Determine Patterns

Review the source for each web page to determine the regular expressions needed to capture the data you need. Ignore the HTML formatting; that will be automatically stripped out by Net::DataMining before attempting to pattern match. (Instruction on regular expressions is beyond the scope of this discussion; see my reference page for more information.) The regular expressions for the regExpHead are often just plain strings. For regExpTail, I provide a couple very basic ones, $STD_PAT and $STD_PAT_SKIP, which are frequently all that you need. $STD_PAT simply matches whitespace followed by non-whitespace. $STD_PAT_SKIP is the same, except it does not save the sub-expression. You may want to grab local copies for brevity:

        my $STD_PAT      = $Net::DataMining::STD_PAT;
        my $STD_PAT_SKIP = $Net::DataMining::STD_PAT_SKIP;

When creating your own, be careful when attempting to match what you think is a number field. If it is a dollar figure, it could have any of these ()$-,. characters as well. And, for any number, it could also have NA or -- or – (an en dash) or some other notation for an unknown or unavailable number.

A typical scenario might be

        some label here (in thousands)   other-number-here   number-you-want-here

So a quite typical approach would be:

        regExpHead => "some label here \(in thousands\)"
        regExpTail => "$STD_PAT_SKIP$STD_PAT"

That regExpTail grabs the second number; to grab the first just use "$STD_PAT" while to grab the third use "$STD_PAT_SKIP$STD_PAT_SKIP$STD_PAT". The regExpHead is a pattern also; you could use something like "some.*?\(.*?\)".

When data is matched (via regular expression sub-expressions), it is automatically converted to a pure number if it is dressed up with financial notation (as in (153) => -153), currency notation (as in $43.22 => 43.22), or "user-friendly" notation (as in 13,353,234 => 13353234), or any combination of these.

If a sub-expression does not grab a value, this will show up in the final output as "--" (two hyphens).


This module is easier to visualize with a few examples.

Example 1

This example shows the absolute minimum specification to get some useful output. Consider this data series (one element in the extractionSpec list):

        urlTemplate => "http : //",
        pageName => "shapes",
        columnList => [
                { dispList => "Sides", regExpHead => "Sides" },
                { dispList => "Axes", regExpHead => "Axes of Symmetry" }

The data series will retrieve a set of web pages, one for each item in the itemList:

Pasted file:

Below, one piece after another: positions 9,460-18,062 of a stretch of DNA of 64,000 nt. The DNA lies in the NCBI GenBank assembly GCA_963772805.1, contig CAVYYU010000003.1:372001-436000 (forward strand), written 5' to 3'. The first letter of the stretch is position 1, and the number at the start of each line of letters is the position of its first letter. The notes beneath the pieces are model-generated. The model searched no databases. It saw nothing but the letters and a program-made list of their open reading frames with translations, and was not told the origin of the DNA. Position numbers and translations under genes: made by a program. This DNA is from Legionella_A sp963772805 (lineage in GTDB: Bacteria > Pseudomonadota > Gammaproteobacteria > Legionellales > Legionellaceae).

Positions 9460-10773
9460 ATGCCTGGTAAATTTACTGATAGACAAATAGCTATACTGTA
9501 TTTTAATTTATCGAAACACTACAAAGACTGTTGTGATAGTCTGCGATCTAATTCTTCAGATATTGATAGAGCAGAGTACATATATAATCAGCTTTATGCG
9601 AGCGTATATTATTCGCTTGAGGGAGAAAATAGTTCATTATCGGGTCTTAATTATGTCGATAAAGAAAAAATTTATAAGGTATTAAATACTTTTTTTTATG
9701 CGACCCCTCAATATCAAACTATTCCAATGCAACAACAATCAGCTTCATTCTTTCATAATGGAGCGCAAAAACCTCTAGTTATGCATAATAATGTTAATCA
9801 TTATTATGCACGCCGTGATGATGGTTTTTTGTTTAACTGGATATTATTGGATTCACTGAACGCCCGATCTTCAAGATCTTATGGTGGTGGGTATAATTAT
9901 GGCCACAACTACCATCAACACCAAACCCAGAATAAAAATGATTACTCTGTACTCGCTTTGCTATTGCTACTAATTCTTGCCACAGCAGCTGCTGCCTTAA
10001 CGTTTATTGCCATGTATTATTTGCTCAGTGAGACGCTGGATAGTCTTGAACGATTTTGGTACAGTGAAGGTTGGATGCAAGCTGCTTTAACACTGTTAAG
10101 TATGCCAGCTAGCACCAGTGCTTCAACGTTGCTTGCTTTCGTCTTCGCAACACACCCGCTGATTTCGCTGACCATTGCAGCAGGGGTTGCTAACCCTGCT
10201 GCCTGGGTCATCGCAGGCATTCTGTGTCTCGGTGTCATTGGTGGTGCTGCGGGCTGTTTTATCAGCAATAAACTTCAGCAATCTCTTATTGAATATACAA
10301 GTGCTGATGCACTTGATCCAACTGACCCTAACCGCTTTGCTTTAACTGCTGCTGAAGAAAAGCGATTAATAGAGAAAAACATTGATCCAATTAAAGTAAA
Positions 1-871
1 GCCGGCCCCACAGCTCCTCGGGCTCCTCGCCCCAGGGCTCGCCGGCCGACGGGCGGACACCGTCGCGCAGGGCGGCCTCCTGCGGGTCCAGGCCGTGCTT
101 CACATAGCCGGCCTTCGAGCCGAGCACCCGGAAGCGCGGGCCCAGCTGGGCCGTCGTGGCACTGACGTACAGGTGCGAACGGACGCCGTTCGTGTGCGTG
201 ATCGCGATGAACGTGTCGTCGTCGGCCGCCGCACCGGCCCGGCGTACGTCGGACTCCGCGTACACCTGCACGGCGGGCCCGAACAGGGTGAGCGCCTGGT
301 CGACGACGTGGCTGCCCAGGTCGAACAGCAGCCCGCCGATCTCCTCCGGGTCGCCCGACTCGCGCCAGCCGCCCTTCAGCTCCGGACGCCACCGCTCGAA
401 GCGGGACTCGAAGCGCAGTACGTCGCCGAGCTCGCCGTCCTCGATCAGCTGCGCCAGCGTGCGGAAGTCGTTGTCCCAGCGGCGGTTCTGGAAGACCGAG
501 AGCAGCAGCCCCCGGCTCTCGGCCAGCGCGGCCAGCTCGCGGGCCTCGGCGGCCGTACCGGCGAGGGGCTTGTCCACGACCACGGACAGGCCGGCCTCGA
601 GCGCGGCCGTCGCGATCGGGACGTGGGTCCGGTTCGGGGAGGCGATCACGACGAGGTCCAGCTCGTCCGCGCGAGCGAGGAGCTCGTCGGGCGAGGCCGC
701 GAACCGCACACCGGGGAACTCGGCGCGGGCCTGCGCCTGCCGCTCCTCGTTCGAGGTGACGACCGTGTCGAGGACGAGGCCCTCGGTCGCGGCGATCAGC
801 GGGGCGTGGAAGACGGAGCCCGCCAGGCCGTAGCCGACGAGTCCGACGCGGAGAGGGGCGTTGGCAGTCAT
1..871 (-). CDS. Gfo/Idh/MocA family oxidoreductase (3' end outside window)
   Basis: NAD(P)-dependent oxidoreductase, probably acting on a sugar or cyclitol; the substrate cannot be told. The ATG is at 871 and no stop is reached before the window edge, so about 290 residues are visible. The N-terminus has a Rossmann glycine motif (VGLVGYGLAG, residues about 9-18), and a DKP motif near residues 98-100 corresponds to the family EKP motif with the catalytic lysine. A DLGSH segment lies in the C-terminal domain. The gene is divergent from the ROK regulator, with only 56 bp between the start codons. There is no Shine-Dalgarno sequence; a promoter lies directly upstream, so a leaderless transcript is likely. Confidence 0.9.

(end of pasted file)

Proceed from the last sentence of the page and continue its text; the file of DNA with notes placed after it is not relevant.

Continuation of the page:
[ "rhombus" ],
                [ "trapezoid" ],
                [ "square" ]

One such page is which will be saved as rhombus-2002-07-01.htm (that is, with the current date as part of the file name). A piece of the page looks like this:

        . . .
        <P>Rhombus Details</P><BR>
        <TR><TD>Axes of Symmetry</TD><TD>2</TD></TR>
        . . .

The resultant output file will be:

        Item    Sides   Axes
        rhombus 4       2
        trapezoid       4       1
        Square  4       4

(Fields are separated by a single tab, which is terribly useful to a spreadsheet or a word-processor, but alas, here it simply looks like misaligned columns.)

Example 2

Now we run into an issue: using just the dispList, the data we want is not uniquely specified! So we add in the startPat and stopPat modifiers to isolate the data:

        urlTemplate => "http : //",
        pageName => "monthBirdCount",
        startPat => 'Month',
        stopPat => 'Annual',
        columnList => [
                { dispList => "Zone1", regExpHead => "Zone 1" },
                { dispList => "Zone2", regExpHead => "Zone 2" },
                { dispList => "Zone3", regExpHead => "Zone 3" }

Also, let's assume that what the web page wants to see and what we want to see for the item name are different. We specify both an key and an alternate-key in this itemList:

                [ "diving ducks", "diving" ],
                [ "dabbling ducks", "dabbling" ],
                [ "shorebirds" ]

Here's a web page fragment (from for diving ducks:

        <H2>Monthly Counts</H2>
        <P>Zone 1: 2341, Zone 2: 302, Zone 3: 8002</P>
        <H2>Annual Counts</H2>
        <P>Zone 1: 13132, Zone 2: 11302, Zone 3: 14820</P>

... which will yield, in part, this output:

        Item    Zone1   Zone2   Zone3
        diving ducks    2341    302     8002